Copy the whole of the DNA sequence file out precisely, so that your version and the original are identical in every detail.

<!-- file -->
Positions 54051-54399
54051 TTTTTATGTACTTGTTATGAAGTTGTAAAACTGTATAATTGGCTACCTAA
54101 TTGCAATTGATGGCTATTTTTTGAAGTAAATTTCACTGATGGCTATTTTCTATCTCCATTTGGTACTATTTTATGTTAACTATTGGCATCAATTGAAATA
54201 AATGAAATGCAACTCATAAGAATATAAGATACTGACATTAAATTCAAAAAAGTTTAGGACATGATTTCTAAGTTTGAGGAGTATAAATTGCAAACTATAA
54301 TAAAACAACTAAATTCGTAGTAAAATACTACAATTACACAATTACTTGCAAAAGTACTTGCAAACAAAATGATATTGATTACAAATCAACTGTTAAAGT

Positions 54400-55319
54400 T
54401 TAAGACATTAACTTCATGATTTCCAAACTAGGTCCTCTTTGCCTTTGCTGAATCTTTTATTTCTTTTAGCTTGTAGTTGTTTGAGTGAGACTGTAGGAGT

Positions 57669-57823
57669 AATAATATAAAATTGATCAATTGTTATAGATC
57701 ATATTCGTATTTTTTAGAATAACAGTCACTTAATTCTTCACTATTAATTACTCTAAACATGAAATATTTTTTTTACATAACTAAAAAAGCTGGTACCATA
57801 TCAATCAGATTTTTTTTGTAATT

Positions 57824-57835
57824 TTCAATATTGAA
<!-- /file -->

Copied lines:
Positions 54051-54399
54051 TTTTTATGTACTTGTTATGAAGTTGTAAAACTGTATAATTGGCTACCTAA
54101 TTGCAATTGATGGCTATTTTTTGAAGTAAATTTCACTGATGGCTATTTTCTATCTCCATTTGGTACTATTTTATGTTAACTATTGGCATCAATTGAAATA
54201 AATGAAATGCAACTCATAAGAATATAAGATACTGACATTAAATTCAAAAAAGTTTAGGACATGATTTCTAAGTTTGAGGAGTATAAATTGCAAACTATAA
54301 TAAAACAACTAAATTCGTAGTAAAATACTACAATTACACAATTACTTGCAAAAGTACTTGCAAACAAAATGATATTGATTACAAATCAACTGTTAAAGT

Positions 54400-55319
54400 T
54401 TAAGACATTAACTTCATGATTTCCAAACTAGGTCCTCTTTGCCTTTGCTGAATCTTTTATTTCTTTTAGCTTGTAGTTGTTTGAGTGAGACTGTAGGAGT

Positions 57669-57823
57669 AATAATATAAAATTGATCAATTGTTATAGATC
57701 ATATTCGTATTTTTTAGAATAACAGTCACTTAATTCTTCACTATTAATTACTCTAAACATGAAATATTTTTTTTACATAACTAAAAAAGCTGGTACCATA
57801 TCAATCAGATTTTTTTTGTAATT

Positions 57824-57835
57824 TTCAATATTGAA